Two weeks ago, I asked my body to do the what is probably the hardest thing I’ve ever done. Four friends and I decided to hike a Presidential Range traverse, which means that we hiked up and over all the mountains in the Presidential Range in the White Mountains in New Hampshire. In just under 12 hours of hiking, we climbed 9 peaks over 20 miles with about 8500 ft elevation gain.
We drove up to New Hampshire Thursday night, and started the morning at 3:15 am. After dropping a car off at the south end of the trail, we started hiking around 5:15. Just over two hours later we arrived at the Mt. Madison hut (where we surprised a large group of hikers who had spent the night at the hut, and couldn’t imagine why we were arriving at 7:30am). We quickly summited Mt. Madison before heading off to Mt. Adams, Mt. Jefferson, and Mt. Clay before climbing Mt. Washington (the highest mountain east of the Mississippi). The afternoon consisted of Mt. Monroe, Mt. Franklin, Mt. Eisenhower, and Mt. Pierce, and an excruciatingly long, three-mile, down hill trek back to the car.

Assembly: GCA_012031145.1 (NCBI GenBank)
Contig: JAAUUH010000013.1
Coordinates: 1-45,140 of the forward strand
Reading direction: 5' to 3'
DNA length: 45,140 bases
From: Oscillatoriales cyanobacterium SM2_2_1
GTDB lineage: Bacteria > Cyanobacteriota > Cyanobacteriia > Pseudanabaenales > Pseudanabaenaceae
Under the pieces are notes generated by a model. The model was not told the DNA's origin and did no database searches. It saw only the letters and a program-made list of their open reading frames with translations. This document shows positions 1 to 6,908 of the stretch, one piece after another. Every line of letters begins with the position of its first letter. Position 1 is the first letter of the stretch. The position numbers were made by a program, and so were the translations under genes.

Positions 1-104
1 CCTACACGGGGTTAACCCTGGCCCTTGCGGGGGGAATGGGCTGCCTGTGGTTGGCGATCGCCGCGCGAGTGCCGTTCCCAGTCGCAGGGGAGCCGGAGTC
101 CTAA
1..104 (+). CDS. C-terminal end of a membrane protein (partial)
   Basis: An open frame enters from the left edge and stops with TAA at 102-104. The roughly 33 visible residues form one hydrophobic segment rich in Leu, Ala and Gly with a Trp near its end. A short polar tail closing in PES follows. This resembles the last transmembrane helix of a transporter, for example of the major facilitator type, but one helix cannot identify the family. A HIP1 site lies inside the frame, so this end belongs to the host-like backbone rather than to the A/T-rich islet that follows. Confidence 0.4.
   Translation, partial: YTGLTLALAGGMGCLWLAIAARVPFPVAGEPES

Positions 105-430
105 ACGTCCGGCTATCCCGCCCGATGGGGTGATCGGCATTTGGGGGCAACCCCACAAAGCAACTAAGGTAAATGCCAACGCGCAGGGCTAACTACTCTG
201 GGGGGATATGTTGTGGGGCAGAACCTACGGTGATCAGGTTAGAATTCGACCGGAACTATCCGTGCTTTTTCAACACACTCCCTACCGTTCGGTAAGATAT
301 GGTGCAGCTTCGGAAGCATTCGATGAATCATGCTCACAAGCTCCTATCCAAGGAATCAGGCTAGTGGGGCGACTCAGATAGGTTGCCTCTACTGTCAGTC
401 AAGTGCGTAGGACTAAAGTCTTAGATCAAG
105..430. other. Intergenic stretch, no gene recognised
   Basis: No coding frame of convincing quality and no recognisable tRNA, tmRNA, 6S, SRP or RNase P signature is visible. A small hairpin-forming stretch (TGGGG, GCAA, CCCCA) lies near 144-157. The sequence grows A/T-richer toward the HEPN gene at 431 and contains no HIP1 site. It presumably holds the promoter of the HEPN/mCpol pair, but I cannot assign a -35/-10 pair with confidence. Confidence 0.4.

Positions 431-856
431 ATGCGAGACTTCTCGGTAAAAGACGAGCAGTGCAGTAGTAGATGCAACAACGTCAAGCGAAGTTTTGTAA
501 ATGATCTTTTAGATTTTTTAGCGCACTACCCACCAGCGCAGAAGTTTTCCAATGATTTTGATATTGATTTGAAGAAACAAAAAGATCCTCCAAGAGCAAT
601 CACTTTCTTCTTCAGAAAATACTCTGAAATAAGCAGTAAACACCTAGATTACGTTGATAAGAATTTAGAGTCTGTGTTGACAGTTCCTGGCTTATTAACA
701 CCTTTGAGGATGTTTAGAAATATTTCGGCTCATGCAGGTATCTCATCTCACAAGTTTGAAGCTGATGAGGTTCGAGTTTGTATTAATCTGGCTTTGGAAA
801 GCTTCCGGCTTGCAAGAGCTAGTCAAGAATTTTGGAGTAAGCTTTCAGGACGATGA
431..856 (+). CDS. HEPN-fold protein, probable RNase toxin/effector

Overall, it was an incredibly difficult hike, and by the time we returned home it felt a bit like I’d been hit by a car. But throughout the day, we persevered through the wind-burn, blisters, and sweat, because we were all going to get there together, or not at all; and the key to climbing any mountain is just to put one foot in front of the other.